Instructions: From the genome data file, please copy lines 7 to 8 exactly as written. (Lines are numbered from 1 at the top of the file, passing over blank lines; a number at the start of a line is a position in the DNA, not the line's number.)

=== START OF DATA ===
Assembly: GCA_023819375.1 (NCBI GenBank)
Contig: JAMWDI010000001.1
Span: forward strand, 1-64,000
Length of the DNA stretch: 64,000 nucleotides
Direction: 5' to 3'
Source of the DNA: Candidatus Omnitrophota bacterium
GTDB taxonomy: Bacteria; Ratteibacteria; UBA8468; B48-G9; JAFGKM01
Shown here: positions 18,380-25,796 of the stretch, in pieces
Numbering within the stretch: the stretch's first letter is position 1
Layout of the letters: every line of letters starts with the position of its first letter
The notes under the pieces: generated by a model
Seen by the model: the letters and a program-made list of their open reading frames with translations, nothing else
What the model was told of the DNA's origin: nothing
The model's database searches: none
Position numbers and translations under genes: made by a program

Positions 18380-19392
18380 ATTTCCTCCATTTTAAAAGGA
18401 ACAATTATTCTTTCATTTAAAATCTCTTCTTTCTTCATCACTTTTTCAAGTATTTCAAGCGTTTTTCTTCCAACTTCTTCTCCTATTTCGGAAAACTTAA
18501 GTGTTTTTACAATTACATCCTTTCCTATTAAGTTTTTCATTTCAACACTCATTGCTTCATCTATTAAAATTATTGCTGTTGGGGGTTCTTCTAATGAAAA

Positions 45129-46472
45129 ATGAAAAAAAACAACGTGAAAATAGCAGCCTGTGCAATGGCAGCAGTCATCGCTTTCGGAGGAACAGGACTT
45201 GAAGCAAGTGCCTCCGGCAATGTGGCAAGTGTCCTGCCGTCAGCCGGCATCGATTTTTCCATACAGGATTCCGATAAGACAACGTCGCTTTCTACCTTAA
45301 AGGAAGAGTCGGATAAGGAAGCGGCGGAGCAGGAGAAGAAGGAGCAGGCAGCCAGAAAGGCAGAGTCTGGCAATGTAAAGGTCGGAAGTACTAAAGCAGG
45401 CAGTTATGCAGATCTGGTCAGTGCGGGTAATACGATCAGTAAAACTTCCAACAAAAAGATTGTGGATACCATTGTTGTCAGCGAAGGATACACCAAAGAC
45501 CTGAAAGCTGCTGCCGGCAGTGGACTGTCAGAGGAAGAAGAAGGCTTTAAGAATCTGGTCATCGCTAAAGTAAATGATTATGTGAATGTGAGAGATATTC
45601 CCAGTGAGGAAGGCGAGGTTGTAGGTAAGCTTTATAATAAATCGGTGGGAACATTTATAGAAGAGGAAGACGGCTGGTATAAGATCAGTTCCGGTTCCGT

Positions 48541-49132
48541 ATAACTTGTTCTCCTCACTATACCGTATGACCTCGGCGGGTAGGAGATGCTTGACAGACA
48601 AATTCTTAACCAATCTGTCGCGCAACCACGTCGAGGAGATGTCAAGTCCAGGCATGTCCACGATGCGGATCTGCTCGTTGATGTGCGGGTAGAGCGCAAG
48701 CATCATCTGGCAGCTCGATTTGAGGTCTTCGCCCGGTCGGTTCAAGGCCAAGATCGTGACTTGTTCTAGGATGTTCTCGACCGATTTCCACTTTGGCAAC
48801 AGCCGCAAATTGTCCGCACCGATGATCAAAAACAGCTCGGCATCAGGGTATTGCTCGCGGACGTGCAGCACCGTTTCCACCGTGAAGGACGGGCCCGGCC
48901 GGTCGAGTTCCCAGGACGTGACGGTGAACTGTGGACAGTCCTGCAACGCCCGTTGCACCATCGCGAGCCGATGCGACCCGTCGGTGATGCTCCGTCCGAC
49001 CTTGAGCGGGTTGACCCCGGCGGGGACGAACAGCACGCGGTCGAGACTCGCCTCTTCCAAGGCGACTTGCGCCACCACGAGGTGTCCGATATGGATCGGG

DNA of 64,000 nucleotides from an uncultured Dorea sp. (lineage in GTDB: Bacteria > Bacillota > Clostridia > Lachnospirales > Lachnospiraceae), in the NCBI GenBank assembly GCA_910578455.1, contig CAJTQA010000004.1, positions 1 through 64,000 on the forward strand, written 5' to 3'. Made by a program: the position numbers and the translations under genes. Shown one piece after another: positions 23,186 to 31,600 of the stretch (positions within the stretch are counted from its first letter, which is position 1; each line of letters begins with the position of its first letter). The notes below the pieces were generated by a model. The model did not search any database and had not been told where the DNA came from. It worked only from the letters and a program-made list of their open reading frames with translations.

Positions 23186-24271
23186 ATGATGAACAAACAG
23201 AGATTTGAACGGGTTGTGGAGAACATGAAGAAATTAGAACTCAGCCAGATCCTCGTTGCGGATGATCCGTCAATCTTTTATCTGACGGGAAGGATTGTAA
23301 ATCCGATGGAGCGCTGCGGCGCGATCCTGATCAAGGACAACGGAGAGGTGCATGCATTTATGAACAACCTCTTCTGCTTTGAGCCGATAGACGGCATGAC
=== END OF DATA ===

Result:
GTDB taxonomy: Bacteria; Ratteibacteria; UBA8468; B48-G9; JAFGKM01
Shown here: positions 18,380-25,796 of the stretch, in pieces